Over the last few weeks many of us have been gripped by the Olympics, we have seen the competitors push themselves to their limits, whether they’ve won medals, achieved personal bests or just taken part.
Away from the games there has been much comment on whether the games will have an impact on the forthcoming independence referendum.
Danny Boyle’s opening ceremony has been credited with re-invigorating and up-dating the concept of what being British means.
An opening ceremony that featured the NHS and the suffrage movement obviously had an attraction to those who support traditional Labour values.
From a personal perspective that it featured the steel industry, where my dad had his first job, Bradley Wiggins and the Jam, well, it certainly caught my eye.
But since the opening ceremony the media has been full of comments from both sides of the independence debate.
In the first few days the term ‘Scolympian’ was mentioned but seemed to gain little traction and since Team GB started winning medals the debate has moved on to look at what Scotland could do on its own versus the view that the Scots involved have done so well because they can access training facilities throughout the UK.
For those of us who support a Scotland within the union there is a feeling that the debate may have edged very slightly in our direction for the moment.
However, now that the Olympics are over both sides of the debate will continue to work hard to persuade voters to support their respective positions, no-one will be complacent this early in the campaign.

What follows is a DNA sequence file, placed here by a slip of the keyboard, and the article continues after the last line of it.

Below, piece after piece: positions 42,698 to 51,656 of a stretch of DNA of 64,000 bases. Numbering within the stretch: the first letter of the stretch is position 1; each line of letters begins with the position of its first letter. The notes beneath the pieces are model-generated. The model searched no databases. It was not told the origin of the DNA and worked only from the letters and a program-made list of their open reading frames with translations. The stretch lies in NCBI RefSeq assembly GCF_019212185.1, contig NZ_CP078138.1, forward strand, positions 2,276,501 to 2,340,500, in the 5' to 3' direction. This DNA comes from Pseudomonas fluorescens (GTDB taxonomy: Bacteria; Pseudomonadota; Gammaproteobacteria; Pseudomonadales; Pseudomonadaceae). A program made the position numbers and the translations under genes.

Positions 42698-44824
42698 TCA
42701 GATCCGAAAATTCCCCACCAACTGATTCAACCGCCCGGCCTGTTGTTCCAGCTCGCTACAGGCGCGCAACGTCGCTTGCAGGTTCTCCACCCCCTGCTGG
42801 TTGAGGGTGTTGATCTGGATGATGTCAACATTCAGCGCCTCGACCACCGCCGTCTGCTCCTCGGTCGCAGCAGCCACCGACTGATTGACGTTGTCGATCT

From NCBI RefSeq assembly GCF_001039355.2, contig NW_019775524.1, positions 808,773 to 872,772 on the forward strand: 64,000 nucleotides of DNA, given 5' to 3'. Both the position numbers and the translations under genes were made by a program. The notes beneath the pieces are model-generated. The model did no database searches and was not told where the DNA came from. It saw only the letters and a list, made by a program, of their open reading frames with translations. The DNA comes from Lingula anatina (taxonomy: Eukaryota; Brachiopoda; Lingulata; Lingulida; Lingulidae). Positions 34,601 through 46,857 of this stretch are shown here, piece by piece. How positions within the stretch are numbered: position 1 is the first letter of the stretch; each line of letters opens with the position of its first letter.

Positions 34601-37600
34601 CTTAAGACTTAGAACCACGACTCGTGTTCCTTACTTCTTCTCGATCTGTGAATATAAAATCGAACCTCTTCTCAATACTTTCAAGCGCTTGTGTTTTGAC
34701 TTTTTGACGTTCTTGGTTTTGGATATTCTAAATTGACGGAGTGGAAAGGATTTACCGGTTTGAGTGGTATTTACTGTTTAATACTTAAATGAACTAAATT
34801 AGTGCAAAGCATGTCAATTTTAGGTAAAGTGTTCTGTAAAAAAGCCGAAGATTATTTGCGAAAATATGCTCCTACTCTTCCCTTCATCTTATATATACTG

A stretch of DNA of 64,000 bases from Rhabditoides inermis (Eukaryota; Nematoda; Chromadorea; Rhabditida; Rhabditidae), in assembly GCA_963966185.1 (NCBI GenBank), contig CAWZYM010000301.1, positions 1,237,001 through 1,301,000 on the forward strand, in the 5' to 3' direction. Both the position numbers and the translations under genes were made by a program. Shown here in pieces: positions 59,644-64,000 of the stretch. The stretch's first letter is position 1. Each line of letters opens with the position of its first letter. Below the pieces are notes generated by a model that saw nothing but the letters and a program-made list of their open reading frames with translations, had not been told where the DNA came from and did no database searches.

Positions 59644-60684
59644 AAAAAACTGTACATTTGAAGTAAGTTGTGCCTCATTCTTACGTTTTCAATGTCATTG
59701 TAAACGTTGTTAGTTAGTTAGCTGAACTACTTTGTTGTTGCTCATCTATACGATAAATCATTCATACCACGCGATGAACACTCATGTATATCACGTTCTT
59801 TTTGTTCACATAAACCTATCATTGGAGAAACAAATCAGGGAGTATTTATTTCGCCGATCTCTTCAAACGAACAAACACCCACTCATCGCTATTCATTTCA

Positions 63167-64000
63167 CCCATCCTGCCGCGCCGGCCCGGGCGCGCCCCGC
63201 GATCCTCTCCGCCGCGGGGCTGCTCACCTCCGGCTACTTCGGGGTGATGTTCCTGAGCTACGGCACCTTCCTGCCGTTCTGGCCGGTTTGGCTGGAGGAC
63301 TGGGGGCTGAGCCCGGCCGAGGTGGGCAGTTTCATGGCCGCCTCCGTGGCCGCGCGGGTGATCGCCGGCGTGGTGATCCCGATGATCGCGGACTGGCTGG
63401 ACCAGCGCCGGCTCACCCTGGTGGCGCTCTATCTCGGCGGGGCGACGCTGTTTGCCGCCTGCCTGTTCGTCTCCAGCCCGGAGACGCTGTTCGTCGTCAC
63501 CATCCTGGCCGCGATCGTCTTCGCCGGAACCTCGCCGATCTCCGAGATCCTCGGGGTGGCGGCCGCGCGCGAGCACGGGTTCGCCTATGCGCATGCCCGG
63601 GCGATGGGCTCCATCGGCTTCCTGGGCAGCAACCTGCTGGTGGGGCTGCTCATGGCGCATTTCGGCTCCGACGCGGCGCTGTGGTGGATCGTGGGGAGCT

While many may prefer that sport and politics remain separate the reality is that they have been linked for sometime now, especially when it comes to international sporting events such as the Olympics. Whether it be Hitler and the Berlin games in 1936, the Black Power Salute in Mexico 1968 or the boycott in Moscow 1980.
In 2014 there is the potential for sport and politics to mix once again.
Months before the independence referendum we’ll see the Commonwealth Games held in Glasgow.
While I am sure both sides of the independence debate will get behind Team Scotland, the games will provide a unique background for this historic debate.
The interesting thing, aside from the games themselves for those of interested in sport and politics is whether the games will ultimately be seen as a watershed moment in what will be a finely balanced debate and whether they will be seen as a deciding factor in who gets Gold and who gets Silver when it comes to the final vote.